Starting on 40k can seem overwhelming. If you walk into any supporting hobby store you will see all kinds of models, cards and books; it is easy to get confused. The following section is design to give you a brief overview of each type of book and what they can offer for you and your gaming group. Keep in mind that the only books you absolutely need are the core rules and your army’s codex: all other books simply expand those two resources and add depth to the hobby.
The Warhammer 40,000 core rulebook comes in two formats: Full and Miniature sizes. The full size rulebook is a collection of three books that introduce you to the story, history and mechanics of the game. This is a great resource if you are just as interested in the setting of 40k as the game itself. Next is the mini-rulebook. Mini-rulebooks are often included in starter and boxed sets and have the exact same rules as the Full edition, but lack any history and story to the universe. Whichever you have access to will be enough for you to learn the rules of the game.
The core rules of 40k can seem very daunting if you do not learn it in sections. Start with an HQ and two troops choices. This is enough to learn the basic mechanics of the game and you only have to learn about a third of the rules. When you are comfortable, add in a transport vehicle or a flyer. By taking this approach you can make a large and complex book much more digestible and easy to learn. You will find that the rulebook is not as intimidating as it may seem. Once you move away from your first demo games you will certainly want a copy of the core rues for your own reference and study.
A codex is a book that gives a detailed history and insight into the various factions in the 40k universe. Every army in the game has its own codex which also includes all the relevant rules and points cost for every model in the faction. In addition to the story and rules for a given army, codexes typically have some very inspiring artwork, alternate paint schemes and tactical tips to get players excited. This is your all-in-one resource for any army in the game. I highly suggest picking this up along with a Start Collecting box to get started. Not only will the codex instruct you in the ways you can assemble your Start Collecting box, it will get you excited for the faction you just bought into.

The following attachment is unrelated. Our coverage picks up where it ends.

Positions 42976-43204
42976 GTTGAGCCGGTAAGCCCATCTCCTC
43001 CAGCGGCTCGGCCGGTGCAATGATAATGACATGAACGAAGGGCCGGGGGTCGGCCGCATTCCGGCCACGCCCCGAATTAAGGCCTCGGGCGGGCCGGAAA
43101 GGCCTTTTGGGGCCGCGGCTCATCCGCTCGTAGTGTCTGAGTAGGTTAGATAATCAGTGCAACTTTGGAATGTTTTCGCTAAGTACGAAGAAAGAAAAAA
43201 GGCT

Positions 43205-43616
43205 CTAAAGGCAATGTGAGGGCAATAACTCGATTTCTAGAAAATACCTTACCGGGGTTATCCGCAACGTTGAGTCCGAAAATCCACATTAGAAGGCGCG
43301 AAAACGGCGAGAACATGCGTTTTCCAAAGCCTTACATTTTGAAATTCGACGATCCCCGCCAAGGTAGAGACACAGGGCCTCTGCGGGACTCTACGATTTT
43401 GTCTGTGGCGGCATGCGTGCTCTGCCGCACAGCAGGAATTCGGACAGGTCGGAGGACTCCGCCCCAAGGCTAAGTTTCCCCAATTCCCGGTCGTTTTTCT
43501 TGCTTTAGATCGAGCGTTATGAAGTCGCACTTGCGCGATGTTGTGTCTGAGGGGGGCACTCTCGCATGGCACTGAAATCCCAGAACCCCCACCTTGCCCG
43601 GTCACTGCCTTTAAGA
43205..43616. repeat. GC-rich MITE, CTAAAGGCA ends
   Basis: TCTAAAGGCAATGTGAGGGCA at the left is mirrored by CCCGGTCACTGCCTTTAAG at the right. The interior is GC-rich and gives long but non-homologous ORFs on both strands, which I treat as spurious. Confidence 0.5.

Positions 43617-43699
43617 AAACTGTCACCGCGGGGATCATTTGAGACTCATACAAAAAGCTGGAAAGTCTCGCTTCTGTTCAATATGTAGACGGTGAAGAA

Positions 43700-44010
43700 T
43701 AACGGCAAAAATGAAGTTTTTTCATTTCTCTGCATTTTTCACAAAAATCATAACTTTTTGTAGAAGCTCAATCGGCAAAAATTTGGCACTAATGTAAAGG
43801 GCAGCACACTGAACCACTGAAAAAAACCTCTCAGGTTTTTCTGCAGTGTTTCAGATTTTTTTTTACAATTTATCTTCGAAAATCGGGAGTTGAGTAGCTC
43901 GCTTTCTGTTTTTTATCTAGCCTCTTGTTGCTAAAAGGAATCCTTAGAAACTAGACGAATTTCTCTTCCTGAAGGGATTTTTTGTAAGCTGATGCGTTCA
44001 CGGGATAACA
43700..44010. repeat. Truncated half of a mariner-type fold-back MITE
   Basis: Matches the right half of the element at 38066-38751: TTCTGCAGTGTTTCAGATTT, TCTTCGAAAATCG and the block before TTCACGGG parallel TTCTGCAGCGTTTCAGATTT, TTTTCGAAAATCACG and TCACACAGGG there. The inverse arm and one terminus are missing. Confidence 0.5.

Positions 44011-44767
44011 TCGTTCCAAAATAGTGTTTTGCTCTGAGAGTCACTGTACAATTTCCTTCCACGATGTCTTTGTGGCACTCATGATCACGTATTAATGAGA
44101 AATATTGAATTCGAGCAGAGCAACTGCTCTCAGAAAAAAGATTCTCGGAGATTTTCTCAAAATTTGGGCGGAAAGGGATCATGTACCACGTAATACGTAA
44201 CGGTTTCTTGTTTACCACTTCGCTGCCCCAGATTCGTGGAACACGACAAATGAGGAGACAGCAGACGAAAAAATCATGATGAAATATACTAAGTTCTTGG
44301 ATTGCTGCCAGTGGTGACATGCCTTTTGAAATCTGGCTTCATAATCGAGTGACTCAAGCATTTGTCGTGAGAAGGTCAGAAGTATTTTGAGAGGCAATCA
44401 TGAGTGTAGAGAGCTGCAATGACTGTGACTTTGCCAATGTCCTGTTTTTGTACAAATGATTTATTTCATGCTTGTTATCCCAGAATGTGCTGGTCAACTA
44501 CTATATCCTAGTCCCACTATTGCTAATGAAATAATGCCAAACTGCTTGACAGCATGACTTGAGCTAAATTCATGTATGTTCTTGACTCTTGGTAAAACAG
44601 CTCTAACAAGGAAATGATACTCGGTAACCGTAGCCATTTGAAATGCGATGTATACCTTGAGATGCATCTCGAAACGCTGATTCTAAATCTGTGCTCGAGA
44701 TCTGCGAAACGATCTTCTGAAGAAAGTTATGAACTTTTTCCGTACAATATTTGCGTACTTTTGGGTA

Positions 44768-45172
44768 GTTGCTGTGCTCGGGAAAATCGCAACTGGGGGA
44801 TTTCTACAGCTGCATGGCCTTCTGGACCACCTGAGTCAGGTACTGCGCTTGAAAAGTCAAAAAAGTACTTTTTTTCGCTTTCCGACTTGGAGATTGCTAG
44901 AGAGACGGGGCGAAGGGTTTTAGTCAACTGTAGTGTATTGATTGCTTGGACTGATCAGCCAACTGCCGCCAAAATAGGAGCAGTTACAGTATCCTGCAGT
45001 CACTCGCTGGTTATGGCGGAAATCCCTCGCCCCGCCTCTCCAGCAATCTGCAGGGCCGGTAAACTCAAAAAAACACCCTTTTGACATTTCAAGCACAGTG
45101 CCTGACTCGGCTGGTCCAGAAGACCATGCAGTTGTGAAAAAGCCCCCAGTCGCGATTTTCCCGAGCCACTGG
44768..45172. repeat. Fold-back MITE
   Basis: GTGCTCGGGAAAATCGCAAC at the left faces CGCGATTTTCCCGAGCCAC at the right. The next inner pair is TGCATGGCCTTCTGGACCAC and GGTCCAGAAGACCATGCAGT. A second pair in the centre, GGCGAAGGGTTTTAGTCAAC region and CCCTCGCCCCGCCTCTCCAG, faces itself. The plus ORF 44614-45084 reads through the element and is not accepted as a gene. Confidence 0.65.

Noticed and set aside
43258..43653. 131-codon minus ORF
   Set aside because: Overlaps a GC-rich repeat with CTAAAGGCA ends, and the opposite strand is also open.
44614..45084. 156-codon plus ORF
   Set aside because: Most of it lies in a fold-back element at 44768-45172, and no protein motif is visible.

Codex supplements are additional resources that modify and add to an existing codex. A great example is the Crimson Slaughter supplement for Chaos Space Marines. While you still need the core codex of the army to play, these supplements offer unique rules to create a specific army or play type. It is important to remember that you need the army’s base codex in order to use a supplement for it. Think of these as fun “Add-ons” or “expansions” for your existing force. Codex Supplements can add a lot of flavor and variety to an army and each has its own lore associated with it.
Campaign Books (including alternate modes of play)
Warhammer 40k is a massive game that allows you to play out the various wars going on across the galaxy. Campaign books refer to any material that provides rules or story for any one of those major conflicts. A great example is the War Zone Damocles series, which details the massive battle taking place in the Damocles Gulf between the Tau and Imperium forces. In these books you can find some exciting stories, unique formations and rules that allow you and your group to re-enact the war in fantastic detail. This style of book can also contain rules for much larger games called “Apocalypse” games, Apocalypse Warzone: Valedor is one example. All of these books exist to let you play 40k in new and exciting ways. Once you have a good grasp on the core rules take a look at some of these. You will find that each campaign book presents new options and challenges for any army your group has.